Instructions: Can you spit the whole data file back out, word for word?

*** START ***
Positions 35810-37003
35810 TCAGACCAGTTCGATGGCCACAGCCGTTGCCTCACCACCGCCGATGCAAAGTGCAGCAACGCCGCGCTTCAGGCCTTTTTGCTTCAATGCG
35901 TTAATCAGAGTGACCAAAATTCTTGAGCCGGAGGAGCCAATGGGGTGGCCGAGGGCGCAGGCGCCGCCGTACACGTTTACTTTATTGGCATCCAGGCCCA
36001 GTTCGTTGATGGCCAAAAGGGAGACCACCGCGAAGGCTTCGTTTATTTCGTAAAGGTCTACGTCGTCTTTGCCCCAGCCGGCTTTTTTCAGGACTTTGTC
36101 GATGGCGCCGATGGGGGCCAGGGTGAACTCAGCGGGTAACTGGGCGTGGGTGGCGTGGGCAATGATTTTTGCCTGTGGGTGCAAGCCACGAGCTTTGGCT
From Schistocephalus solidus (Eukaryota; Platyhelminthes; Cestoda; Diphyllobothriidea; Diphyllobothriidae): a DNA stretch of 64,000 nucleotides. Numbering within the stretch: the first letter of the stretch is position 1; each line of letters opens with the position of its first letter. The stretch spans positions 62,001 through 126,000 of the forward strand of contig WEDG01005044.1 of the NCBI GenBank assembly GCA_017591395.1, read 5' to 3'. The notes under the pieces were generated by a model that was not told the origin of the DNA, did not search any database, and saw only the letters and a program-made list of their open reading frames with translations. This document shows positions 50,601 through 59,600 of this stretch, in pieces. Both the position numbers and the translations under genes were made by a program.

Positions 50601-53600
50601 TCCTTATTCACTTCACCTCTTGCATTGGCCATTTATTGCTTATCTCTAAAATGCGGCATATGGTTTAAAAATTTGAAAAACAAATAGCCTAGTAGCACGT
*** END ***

Positions 35810-37003
35810 TCAGACCAGTTCGATGGCCACAGCCGTTGCCTCACCACCGCCGATGCAAAGTGCAGCAACGCCGCGCTTCAGGCCTTTTTGCTTCAATGCG
35901 TTAATCAGAGTGACCAAAATTCTTGAGCCGGAGGAGCCAATGGGGTGGCCGAGGGCGCAGGCGCCGCCGTACACGTTTACTTTATTGGCATCCAGGCCCA
36001 GTTCGTTGATGGCCAAAAGGGAGACCACCGCGAAGGCTTCGTTTATTTCGTAAAGGTCTACGTCGTCTTTGCCCCAGCCGGCTTTTTTCAGGACTTTGTC
36101 GATGGCGCCGATGGGGGCCAGGGTGAACTCAGCGGGTAACTGGGCGTGGGTGGCGTGGGCAATGATTTTTGCCTGTGGGTGCAAGCCACGAGCTTTGGCT
From Schistocephalus solidus (Eukaryota; Platyhelminthes; Cestoda; Diphyllobothriidea; Diphyllobothriidae): a DNA stretch of 64,000 nucleotides. Numbering within the stretch: the first letter of the stretch is position 1; each line of letters opens with the position of its first letter. The stretch spans positions 62,001 through 126,000 of the forward strand of contig WEDG01005044.1 of the NCBI GenBank assembly GCA_017591395.1, read 5' to 3'. The notes under the pieces were generated by a model that was not told the origin of the DNA, did not search any database, and saw only the letters and a program-made list of their open reading frames with translations. This document shows positions 50,601 through 59,600 of this stretch, in pieces. Both the position numbers and the translations under genes were made by a program.

Positions 50601-53600
50601 TCCTTATTCACTTCACCTCTTGCATTGGCCATTTATTGCTTATCTCTAAAATGCGGCATATGGTTTAAAAATTTGAAAAACAAATAGCCTAGTAGCACGT